It was great visiting with Seward County Treasurer, Kitty Romine, about the issues she faces every day.
Sally Fuller with Liberal Convention and Tourism was in Topeka to promote Liberal to the Lieutenant Governor. When we met, she shared with me concerns about funding for the state agency. Kansas’ State Tourism Budget consistently ranks in the bottom five of all states nationally. We also talked about what all of us can do to improve the international and national image of Kansas to encourage tourism. We have a rich history and beautiful vistas to show visitors. To learn more about all we have to offer in Kansas visit the Kansas Tourism Website.
Cory Barnett and Karem Gallo were in Topeka for Kansas Realtor Association Meetings. Sen. Ryckman and I had the opportunity to visit with them. It’s always great to see them, and Cory don’t let me forget to write that letter of support for the Archery Tag Grant.
Broadband Expansion Projects
Speaking of letters of support, I was glad to write two for broadband expansion projects in our area. Epic Touch is seeking a cost share grant to expand its service in Liberal. Ideatec is working on a project in rural Seward County. Because of funding related to Covid-19, there is a lot of federal funding for high-speed internet currently. Now is the time to get these projects done. I’m glad it’s happening. Before it was cool and before Covid, Rep. Pam Curtis and I convened several brown bag lunch-and-learn meetings on expanding high-speed internet in Kansas. These meetings led to the reinstitution of the State Broadband Office for Kansas and infrastructure funding in the IKE Transportation Plan. These steps have allowed Kansas to quickly access federal dollars for our community.
Legislature Overrides Governor’s
Veto of Redistricting Legislation
Last week, the Governor vetoed SB 355
, the Congressional map, known as Ad Astra 2. This week, the Legislature overrode the veto with the House voting 85-37
. The next step is for the Congressional map to undergo court review, providing a check and balance for Kansans that the map is drawn fairly and that it does not disenfranchise minority or other voting populations. Below is a comparison between the Ad Astra 2 map and the Bluestem Map proposed by the Democratic Party.
Major Economic Development
Legislation Becomes Law
On the news we always hear about the big economic development project that some other state got. Whether its Tesla in Texas or Rivian in Georgia you wonder why Kansas isn’t in the running. Frankly, we have not been competitive. This week, the House approved SB 347
, known as the Attracting Powerful Economic Expansion (APEX) Act. APEX would ensure that companies make a minimum investment in Kansas of $1 billion over a five-year-period and, in exchange, would grant tax incentives to those companies. The Department of Commerce has announced that Kansas is one of two finalists for a $4 billion, 3-million square foot advanced manufacturing facility that would employ 4,000 people and create 16,000 temporary jobs during construction. SB 347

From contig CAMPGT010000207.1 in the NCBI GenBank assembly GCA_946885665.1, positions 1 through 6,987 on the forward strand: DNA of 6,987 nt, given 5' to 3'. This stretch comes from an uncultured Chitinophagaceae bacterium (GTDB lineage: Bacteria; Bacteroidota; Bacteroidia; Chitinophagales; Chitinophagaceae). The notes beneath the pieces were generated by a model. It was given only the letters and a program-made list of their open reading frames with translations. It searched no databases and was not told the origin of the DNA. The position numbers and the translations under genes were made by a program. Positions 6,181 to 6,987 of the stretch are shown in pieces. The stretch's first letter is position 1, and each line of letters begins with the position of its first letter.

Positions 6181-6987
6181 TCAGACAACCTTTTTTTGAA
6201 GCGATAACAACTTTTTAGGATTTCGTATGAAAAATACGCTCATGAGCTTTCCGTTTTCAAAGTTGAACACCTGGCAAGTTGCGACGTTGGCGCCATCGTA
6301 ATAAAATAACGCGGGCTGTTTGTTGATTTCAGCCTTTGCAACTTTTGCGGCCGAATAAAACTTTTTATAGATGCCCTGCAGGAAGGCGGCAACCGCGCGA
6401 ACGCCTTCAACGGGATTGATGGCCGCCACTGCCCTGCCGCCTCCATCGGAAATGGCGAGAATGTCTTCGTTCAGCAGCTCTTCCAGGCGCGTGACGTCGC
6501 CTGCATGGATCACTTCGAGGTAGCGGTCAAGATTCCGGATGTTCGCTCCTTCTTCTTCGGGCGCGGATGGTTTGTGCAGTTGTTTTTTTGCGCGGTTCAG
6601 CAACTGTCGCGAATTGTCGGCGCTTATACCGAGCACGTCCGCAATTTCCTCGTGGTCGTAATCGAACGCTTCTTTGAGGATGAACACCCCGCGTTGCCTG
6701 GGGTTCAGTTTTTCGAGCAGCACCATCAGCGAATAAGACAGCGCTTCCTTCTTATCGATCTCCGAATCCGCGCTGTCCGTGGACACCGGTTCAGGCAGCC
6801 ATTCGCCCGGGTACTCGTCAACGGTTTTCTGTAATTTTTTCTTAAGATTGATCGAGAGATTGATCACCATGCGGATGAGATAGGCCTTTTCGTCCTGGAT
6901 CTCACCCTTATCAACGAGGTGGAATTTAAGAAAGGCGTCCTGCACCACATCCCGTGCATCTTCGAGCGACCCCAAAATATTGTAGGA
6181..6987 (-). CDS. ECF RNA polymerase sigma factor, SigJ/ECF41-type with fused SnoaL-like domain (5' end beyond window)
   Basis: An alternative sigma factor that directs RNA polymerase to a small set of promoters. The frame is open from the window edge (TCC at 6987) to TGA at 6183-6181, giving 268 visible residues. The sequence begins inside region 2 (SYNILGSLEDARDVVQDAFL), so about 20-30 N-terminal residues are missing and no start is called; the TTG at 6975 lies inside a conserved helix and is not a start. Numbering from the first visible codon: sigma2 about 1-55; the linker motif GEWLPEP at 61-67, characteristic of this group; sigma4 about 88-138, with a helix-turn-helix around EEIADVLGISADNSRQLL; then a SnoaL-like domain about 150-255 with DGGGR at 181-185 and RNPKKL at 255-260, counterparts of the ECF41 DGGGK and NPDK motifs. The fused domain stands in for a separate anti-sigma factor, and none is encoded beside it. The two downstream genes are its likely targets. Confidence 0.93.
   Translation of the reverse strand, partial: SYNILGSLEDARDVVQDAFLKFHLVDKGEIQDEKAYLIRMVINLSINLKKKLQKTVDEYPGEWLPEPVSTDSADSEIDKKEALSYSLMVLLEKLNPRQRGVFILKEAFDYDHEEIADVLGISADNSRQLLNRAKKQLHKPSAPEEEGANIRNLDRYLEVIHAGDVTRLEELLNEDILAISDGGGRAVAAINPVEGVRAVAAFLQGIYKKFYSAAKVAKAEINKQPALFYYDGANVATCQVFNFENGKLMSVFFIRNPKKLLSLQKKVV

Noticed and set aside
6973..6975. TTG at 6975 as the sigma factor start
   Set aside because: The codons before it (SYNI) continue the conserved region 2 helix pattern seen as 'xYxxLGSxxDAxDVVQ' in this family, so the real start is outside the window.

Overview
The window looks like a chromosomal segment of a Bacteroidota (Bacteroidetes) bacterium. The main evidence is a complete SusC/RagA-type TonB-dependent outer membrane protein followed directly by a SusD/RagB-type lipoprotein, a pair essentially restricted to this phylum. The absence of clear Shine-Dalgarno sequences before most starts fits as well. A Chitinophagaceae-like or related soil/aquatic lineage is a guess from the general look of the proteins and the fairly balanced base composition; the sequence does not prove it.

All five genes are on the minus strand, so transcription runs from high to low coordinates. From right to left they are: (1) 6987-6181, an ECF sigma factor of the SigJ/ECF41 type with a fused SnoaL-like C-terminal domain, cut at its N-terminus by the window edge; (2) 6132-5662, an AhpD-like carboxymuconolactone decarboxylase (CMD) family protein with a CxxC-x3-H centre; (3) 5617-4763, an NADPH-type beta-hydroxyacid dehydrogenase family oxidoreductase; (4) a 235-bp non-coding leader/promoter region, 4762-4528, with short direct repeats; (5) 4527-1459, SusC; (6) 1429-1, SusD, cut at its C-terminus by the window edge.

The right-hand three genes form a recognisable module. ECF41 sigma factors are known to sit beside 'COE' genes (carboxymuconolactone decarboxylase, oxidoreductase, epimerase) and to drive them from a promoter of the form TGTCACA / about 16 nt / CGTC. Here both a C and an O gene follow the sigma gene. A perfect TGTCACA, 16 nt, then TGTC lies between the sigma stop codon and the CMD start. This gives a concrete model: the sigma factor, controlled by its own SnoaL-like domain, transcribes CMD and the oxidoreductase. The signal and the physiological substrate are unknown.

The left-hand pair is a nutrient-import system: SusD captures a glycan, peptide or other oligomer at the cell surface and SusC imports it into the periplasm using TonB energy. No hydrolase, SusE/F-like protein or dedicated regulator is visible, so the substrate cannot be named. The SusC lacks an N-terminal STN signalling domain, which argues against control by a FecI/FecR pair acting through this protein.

retools the current Kansas tax incentives to win this megaproject, as well as attract other projects in the future.
This bill is about creating a new set of incentives so Kansas can compete to attract large scale, job producing companies. The Governor proposed a bill that was, to put it kindly, a trainwreck. The bill raced through the Senate where it was done no favors, before ending up in the House Commerce Committee where members applied the brakes and made positive changes in the bill. During the floor debate House members further amended the bill to clarify the role of the legislative members of the State Finance Council in providing oversight of offers made under the new program and tightened the belt even further on certain incentives related to training new employees. If a company using this program leaves Kansas within 15 years, it must pay back incentives received from the state. We are working to improve the business climate in Kansas for every business, building and bringing good-paying jobs so all Kansans can experience the purpose of having a job, and increasing prosperity for every Kansas family.
This year the page program is active again. The Page program is designed for students in middle school, junior high or the first years of high school. Working as a page in the Kansas Legislature is an excellent way to learn more about the legislative process. Older High School and College Students can contact me about spending the day in Topeka with me, attend committee meetings, and learn more about the daily operations of the legislature. If you or someone you know is interested, please contact me for more information.